Re: GNOME and Ubuntu GNOME


On Fri, Sep 26, 2014, at 09:04, Alberto Ruiz wrote:
From my point of view it is really hard to figure out how to help if we do
not know what the problems are. Sebastian's suggestion is not so bad,
working closely with the Debian guys and reuse the work, however if you do
not state what the problem really is (manpower, technical,
infrastructure...) it is really hard for anyone to figure out if we can
help at all.

The problem is pretty simple to understand.

Ubuntu has been bitten by some changes in GNOME modules in the past --
often late during the cycle.  This has particularly happened to us with
respect to Gtk where we've had to put substantial effort into developing
approaches to dealing with upstream changes that don't work for us. 
Some recent examples are changes to dialogs, headerbars, theme changes
and popovers.

Because of being hit by these problems one too many times and being left
in a mad dash to come up with a solution, we've adopted (for now) the
strategy of staying a cycle behind on Gtk releases.  This gives us more
visibility on upcoming changes and gives us an extra 6 months to decide
how we will integrate them.

Although these changes are a good thing for GNOME, they often don't make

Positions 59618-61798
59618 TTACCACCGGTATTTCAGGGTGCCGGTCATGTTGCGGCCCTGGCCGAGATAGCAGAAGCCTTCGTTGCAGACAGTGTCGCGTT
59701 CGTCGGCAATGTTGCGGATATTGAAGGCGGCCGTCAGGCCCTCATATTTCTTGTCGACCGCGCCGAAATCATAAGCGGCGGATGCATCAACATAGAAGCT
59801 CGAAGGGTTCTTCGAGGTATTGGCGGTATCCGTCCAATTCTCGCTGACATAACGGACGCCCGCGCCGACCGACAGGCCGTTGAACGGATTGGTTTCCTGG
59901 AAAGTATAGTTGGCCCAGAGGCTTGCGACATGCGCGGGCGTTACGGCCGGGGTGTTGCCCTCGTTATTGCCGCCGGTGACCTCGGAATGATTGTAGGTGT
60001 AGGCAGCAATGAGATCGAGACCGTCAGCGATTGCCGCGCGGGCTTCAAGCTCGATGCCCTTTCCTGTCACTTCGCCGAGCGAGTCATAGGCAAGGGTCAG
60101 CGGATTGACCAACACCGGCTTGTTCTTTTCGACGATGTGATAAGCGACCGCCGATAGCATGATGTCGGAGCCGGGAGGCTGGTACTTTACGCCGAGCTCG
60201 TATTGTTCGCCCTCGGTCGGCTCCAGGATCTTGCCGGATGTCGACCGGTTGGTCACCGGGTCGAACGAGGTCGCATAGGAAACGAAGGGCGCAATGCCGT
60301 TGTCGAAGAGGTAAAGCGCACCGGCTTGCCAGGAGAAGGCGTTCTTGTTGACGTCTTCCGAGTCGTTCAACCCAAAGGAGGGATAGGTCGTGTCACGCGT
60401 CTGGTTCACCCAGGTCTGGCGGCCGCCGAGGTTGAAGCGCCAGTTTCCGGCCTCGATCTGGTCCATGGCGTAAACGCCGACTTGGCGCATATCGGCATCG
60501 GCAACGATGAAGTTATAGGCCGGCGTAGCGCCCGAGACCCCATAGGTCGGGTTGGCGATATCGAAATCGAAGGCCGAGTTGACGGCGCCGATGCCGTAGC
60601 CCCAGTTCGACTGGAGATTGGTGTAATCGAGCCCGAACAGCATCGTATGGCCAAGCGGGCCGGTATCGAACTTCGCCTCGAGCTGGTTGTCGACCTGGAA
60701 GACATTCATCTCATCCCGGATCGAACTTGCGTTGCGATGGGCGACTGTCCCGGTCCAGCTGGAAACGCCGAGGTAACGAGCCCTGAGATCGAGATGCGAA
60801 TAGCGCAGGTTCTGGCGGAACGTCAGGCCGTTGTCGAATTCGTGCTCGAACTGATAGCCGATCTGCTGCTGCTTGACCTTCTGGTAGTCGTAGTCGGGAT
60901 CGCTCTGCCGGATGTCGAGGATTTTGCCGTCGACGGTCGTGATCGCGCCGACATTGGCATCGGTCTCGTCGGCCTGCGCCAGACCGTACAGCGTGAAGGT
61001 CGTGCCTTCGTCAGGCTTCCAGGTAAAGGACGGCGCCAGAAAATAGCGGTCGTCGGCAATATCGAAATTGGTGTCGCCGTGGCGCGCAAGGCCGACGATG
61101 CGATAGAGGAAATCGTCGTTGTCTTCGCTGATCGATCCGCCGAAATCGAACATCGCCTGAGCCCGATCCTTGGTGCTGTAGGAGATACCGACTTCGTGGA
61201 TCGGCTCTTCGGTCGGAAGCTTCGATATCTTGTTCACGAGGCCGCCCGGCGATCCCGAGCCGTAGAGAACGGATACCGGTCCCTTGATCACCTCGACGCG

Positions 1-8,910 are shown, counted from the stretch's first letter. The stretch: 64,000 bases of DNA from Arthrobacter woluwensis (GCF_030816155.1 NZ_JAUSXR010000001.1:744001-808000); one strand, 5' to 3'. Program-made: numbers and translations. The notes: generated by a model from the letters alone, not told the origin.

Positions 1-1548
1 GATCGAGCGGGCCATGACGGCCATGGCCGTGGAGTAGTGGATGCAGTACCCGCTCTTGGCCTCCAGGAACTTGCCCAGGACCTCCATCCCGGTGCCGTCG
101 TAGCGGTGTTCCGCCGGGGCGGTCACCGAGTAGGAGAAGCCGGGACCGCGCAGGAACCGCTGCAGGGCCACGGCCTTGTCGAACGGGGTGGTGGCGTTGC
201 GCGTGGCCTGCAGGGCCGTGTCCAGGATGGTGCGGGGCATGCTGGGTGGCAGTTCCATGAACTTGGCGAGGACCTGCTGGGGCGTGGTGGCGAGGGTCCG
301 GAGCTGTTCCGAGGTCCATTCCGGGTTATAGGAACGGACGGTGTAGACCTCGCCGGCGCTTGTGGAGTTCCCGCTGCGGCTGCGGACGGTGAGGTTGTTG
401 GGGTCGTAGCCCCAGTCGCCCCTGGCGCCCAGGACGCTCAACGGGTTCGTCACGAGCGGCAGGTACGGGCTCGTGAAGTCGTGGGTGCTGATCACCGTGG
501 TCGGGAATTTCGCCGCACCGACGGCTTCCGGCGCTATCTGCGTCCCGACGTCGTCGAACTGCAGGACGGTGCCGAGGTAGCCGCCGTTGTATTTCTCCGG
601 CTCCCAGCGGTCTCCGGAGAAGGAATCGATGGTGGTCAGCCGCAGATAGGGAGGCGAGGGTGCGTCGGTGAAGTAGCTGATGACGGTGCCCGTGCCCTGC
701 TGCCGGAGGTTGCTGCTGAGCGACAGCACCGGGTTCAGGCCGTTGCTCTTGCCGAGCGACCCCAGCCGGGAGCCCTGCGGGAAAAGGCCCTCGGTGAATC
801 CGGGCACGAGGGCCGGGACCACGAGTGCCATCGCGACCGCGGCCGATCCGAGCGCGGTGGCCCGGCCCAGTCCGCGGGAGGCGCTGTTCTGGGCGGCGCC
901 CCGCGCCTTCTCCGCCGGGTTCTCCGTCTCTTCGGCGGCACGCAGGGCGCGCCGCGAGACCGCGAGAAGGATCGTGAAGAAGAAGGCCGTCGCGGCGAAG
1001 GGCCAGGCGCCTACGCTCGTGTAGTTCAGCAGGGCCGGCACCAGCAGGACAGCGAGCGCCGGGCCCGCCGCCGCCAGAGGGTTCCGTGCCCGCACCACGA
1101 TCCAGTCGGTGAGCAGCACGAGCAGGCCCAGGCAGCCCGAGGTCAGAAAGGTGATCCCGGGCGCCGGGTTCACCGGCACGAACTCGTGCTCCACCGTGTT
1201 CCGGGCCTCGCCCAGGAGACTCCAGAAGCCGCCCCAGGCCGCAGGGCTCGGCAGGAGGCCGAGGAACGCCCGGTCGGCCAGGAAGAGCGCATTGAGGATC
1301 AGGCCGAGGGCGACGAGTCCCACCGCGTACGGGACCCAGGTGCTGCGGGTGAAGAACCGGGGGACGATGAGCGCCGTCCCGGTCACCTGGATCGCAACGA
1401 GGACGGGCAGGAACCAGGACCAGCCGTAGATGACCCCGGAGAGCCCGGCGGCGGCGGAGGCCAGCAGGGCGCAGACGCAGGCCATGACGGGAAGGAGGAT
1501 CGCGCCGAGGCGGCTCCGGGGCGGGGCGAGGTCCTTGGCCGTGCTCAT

sense on a Unity desktop.  Unity is the main product of Canonical, so
it's no surprise that the needs of Unity take precedence here.

Once we have a 6-months-old Gtk release, it becomes more or less
impossible to ship the latest version of GNOME, which is where we end up
being left.

From our side, something that would help is clearer planning of features
from the start of the cycle so that we could have visibility about what
changes are in the pipe.  This is something that we've asked about quite
a lot of times.  Of course, everyone realises that this is not really
possible without (a probable) substantial negative impact on the
development rate of Gtk and GNOME.

All around, there is not a whole lot that can reasonably be done about
the situation that we're in.  What you're experiencing is different
stakeholders with different needs, and Ubuntu GNOME being pretty low on
the list of priorities of the people who are making the decisions.

I hope that clarifies things a bit.


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